Waterfowl: Niagara River pt. 2

My excursion encompassed beautiful, stately homes, the river, and the birds.  The day was overcast and the temperature somewhat mild.  Quite the feast for the senses.

While the Niagara river was running freely, it was evident that portions of it were previously frozen.  I saw small groups of dead waterfowl appearing to have been captured by the ice.  Along another stretch of the river I spotted a brave red-breasted merganser struggling against the tide and large broken pieces of ice as he headed to the shore.  He was not distressed but it was hard to watch.

My missed shot of the day is what I thought was a merlin.  The one who makes all the decisions spotted it.  Before I could get the camera to focus properly, it was up, up and away. This one of the drawbacks of DSLRs.   I was crushed.  The one who makes all the decisions is still sulking.  Henceforth, I will tote along a point and shoot camera for such moments.

I shoot with a 500 mm lens which I thought was more than sufficient but have come to the realization that, particularly with regard to skittish waterfowl, I need an extender.  The funny thing about toting around telephoto lens is that passersby either (1) assume you are a professional photographer, (2) disclose lens envy, (3) think you’re an experienced birder.   In the last week I was approached with a lens envy comment in Bronte and while on the Niagara.  We all shared a good laugh.

The one who makes all decisions is the epitome of patience.  As we drove along, he’d hear, “Oh, look.  Stop, stop, stop” as I jumped out the car while it was still in motion.   He kept warm in the car munching on trail mix as I flitted from spot to spot.  I can’t help but wonder if he wishes I would return to my shoe shopping expeditions to Buffalo, New York.  Hmmmm…nah!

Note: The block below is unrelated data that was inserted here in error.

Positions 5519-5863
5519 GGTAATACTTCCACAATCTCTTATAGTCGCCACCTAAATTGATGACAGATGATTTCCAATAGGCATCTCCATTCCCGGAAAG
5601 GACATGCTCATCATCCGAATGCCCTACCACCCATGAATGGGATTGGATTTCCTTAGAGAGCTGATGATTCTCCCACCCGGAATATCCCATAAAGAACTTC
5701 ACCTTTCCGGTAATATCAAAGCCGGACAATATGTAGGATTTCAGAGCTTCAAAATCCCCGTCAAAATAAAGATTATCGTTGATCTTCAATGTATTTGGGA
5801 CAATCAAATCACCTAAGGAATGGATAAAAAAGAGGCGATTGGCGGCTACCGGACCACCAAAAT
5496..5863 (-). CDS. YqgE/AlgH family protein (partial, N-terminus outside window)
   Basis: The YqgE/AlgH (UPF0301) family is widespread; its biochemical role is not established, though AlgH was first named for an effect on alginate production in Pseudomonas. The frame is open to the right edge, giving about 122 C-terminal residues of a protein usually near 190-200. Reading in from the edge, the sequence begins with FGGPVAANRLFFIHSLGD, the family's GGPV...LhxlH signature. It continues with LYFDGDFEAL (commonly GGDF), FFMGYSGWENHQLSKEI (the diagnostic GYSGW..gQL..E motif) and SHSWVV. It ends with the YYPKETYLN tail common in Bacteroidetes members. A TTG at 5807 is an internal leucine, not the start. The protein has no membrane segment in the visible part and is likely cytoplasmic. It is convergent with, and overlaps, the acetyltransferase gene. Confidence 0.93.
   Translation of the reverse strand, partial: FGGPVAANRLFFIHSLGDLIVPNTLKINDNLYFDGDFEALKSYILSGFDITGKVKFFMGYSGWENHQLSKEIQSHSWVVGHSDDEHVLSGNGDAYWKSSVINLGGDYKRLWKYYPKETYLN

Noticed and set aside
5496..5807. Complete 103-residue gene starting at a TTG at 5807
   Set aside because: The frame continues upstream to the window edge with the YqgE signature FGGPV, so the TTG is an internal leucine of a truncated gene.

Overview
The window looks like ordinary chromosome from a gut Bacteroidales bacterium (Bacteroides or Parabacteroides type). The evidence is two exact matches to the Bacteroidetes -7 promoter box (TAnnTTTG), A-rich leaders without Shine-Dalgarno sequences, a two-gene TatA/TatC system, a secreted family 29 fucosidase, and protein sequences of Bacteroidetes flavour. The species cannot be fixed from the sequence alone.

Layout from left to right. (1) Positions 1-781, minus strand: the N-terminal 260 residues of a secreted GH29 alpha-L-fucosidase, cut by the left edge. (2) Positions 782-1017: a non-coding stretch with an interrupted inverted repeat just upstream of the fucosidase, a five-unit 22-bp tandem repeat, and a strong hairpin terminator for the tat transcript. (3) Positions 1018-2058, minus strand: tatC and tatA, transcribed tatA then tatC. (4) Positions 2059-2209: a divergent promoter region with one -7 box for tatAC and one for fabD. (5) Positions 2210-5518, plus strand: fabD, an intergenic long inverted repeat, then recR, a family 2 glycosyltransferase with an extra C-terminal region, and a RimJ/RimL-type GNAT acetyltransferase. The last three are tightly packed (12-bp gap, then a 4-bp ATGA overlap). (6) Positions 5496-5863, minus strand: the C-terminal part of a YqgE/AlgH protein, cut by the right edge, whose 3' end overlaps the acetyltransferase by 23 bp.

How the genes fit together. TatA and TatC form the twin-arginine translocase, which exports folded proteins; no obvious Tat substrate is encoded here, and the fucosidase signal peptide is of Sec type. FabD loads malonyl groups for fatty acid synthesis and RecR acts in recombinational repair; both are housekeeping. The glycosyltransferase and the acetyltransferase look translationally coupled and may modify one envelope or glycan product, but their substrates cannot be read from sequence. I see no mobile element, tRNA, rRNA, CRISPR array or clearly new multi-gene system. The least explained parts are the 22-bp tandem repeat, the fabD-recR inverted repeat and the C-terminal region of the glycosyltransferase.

The following birds were displaying their glory on the mighty Niagara:

Male Mallard Duck

Male Mallard Duck (Anas platyrhynchos)

Female Mallard Duck

Female Mallards (Anas platyrhynchos)

Female White-Winged Scoters

Female White Winged Scoter (Melanitta fusca deglandi)

White-Winged Scoter

White Winged Scoter (Melanitta fusca deglandi)

Tundra Swans

Tundra Swans (Cygnus columbianus)

Tundra Swan (Cygnus columbianus)

American Black Ducks

American Black Ducks (Anas rubripes)

Juvenile Great Black-backed Gull

Juvenile Great Black-backed Gull



Female Common Goldeneye

Female Common Goldeneye (Bucephala clangula)

Lastly, we stopped in Fort Erie and chatted with a couple lads who were fishing. We learned of fox and eagle sightings on the river.  Please check out the youtube videos of snippinghemos for rocking awesome wildlife activity captured on the Niagara River.

We watched two lads score a beauty of a rainbow trout.

Rainbow Trout Niagara River
All in all it was a memorable trip. Who knew that I would develop an immediate need for a house along the Niagara River!


Looking for Waterfowl: Niagara River pt. 1?


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